Research Article: A Two-Year Randomized Trial of Interventions to Decrease Stress Hormone Vasopressin Production in Patients with Meniere’s Disease—A Pilot Study

Date Published: June 30, 2016

Publisher: Public Library of Science

Author(s): Tadashi Kitahara, Hidehiko Okamoto, Munehisa Fukushima, Masaharu Sakagami, Taeko Ito, Akinori Yamashita, Ichiro Ota, Toshiaki Yamanaka, Russell R. Lonser.


Meniere’s disease, a common inner ear condition, has an incidence of 15–50 per 100,000. Because mental/physical stress and subsequent increase in the stress hormone vasopressin supposedly trigger Meniere’s disease, we set a pilot study to seek new therapeutic interventions, namely management of vasopressin secretion, to treat this disease. We enrolled 297 definite Meniere’s patients from 2010 to 2012 in a randomized-controlled and open-label trial, assigning Group-I (control) traditional oral medication, Group-II abundant water intake, Group-III tympanic ventilation tubes and Group-IV sleeping in darkness. Two hundred sixty-three patients completed the planned 2-year-follow-up, which included assessment of vertigo, hearing, plasma vasopressin concentrations and changes in stress/psychological factors. At 2 years, vertigo was completely controlled in 54.3% of patients in Group-I, 81.4% in Group-II, 84.1% in Group-III, and 80.0% in Group-IV (statistically I < II = III = IV). Hearing was improved in 7.1% of patients in Group-I, 35.7% in Group-II, 34.9% in Group-III, and 31.7% in Group-IV (statistically I < II = III = IV). Plasma vasopressin concentrations decreased more in Groups-II, -III, and -IV than in Groups-I (statistically I < II = III = IV), although patients’ stress/psychological factors had not changed. Physicians have focused on stress management for Meniere’s disease. However, avoidance of stress is unrealistic for patients who live in demanding social environments. Our findings in this pilot study suggest that interventions to decrease vasopressin secretion by abundant water intake, tympanic ventilation tubes and sleeping in darkness is feasible in treating Meniere’s disease, even though these therapies did not alter reported mental/physical stress levels.

Partial Text

Meniere’s disease, characterized by recurrent vertigo, fluctuating hearing loss and persistent tinnitus, is a common disease with an incidence of 15–50 per 100,000 [1]. It has been reported that Meniere’s disease is usually triggered by various kinds of stimuli, i.e. genetic, infectious, vascular, dietary, allergic, autonomic, endocrine, autoimmune, or other insults to the inner ear, associated with a small misplaced malfunctioning endolymphatic sac [2]. In spite of these undetermined insults, so many ENT doctors have had an impression of strong relationships between stress and Meniere’s disease. This disease is supposedly triggered by mental and/or physical stress caused by participating in stressful daily activities and by interactions within stressful social environments. Several studies have reported psychological and cognitive therapies for Meniere’s disease [3]. Many physicians advise their patients to take adequate time out for stress management. However, it is difficult, indeed often unrealistic, for most of Meniere’s patients to undertake long-term psychological treatment and/or change their work situation to reduce stress in their daily life.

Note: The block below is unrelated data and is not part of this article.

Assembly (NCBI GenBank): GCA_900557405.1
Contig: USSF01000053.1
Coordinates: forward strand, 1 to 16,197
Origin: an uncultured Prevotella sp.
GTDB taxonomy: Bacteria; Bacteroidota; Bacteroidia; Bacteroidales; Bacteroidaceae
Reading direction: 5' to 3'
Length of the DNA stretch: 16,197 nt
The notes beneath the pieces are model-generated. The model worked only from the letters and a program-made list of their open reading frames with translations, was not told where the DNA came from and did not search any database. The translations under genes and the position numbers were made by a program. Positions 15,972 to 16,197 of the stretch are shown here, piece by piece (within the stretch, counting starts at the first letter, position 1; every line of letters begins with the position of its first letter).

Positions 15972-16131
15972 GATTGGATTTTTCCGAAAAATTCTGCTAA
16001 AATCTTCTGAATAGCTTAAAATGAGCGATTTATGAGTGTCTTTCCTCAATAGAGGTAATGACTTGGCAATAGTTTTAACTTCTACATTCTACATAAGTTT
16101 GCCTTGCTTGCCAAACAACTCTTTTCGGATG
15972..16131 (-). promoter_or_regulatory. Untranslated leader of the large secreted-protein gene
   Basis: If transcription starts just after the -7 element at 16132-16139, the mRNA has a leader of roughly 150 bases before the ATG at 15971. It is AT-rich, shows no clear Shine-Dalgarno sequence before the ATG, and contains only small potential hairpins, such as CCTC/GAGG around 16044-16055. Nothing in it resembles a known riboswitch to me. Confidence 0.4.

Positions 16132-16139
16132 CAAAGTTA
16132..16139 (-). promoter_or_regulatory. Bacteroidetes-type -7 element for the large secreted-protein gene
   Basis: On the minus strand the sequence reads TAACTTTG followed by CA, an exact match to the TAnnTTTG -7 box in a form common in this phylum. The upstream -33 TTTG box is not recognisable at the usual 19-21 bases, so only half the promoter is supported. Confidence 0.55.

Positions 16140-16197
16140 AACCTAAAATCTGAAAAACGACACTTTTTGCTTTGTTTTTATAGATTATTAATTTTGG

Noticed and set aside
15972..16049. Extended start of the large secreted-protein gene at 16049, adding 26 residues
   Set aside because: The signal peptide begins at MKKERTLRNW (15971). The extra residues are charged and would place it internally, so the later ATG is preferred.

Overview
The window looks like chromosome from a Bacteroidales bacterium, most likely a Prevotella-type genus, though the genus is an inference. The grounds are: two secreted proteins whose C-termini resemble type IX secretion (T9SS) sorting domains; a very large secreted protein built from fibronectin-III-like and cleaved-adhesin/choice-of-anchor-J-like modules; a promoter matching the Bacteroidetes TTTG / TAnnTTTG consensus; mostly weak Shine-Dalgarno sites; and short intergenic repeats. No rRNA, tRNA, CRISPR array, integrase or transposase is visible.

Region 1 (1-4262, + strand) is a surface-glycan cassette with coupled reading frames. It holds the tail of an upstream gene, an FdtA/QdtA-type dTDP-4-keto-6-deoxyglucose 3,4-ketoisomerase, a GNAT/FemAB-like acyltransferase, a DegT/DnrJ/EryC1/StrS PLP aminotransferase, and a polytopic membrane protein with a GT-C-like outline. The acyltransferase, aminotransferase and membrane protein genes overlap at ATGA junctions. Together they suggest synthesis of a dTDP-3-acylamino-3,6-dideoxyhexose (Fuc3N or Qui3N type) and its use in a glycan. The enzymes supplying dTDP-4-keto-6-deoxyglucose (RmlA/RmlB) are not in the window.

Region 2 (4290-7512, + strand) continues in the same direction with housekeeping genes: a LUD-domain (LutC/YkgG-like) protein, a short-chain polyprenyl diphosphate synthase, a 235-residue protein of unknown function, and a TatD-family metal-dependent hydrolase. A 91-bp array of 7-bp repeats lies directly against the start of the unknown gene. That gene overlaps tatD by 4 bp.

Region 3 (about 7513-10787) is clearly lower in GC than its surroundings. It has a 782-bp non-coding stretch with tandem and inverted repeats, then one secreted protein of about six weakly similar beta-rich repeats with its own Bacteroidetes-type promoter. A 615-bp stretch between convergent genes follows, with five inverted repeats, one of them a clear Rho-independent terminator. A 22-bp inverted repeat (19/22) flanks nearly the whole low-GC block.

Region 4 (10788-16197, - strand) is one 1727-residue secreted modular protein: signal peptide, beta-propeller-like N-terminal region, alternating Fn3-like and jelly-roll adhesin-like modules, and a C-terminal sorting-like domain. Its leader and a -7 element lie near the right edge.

This clinical study was registered with (identification number: NCT01099046). The use of all the patients’ data in the present study was approved not only by the patients as written consents but by the Ethics Committee of Osaka Rosai Hospital (identification number: 2263).

Relevant data of patients with definite Meniere’s disease are shown in Table 1. There were no significant differences in these variables among the four groups studied.

There have been several basic and clinical reports of abundant water intake [14,21], tympanic ventilation tubes [15,22] and sleeping in the dark [16,23,24] having possible therapeutic effects on Meniere’s disease. In the present study, one aim was to examine whether these treatments have the feasibility to avoid making a decision of surgery for intractable Meniere’s disease and another was to evaluate which of them is superior. In comparison with a control group, number of vertigo attacks and hearing were significantly better in the water, tube and sleep groups; there were no significant differences between these three groups. Similarly, in comparison with a control group, pAVP concentrations also significantly decreased in the water, tube and sleep groups, again with no significant differences between the three groups. AVP, a stress-related hypothalamic–pituitary releasing hormone, acts via V2R and AQP2 on water metabolism at the level of the renal collecting ducts [25]. Researchers have found that pAVP concentrations are significantly higher in Meniere’s patients than in controls without inner ear hydrops [8,17,26]. Takeda has also shown that systemic administration of vasopressin induces bilateral inner ear hydrops and hearing deterioration in guinea pigs [6]. Additionally, long-lasting decreases in pAVP after endolymphatic sac surgery correlate with better surgical results [27]. All these findings suggest that decreased pAVP concentrations after treatment of patients with Meniere’s disease assist control of symptoms.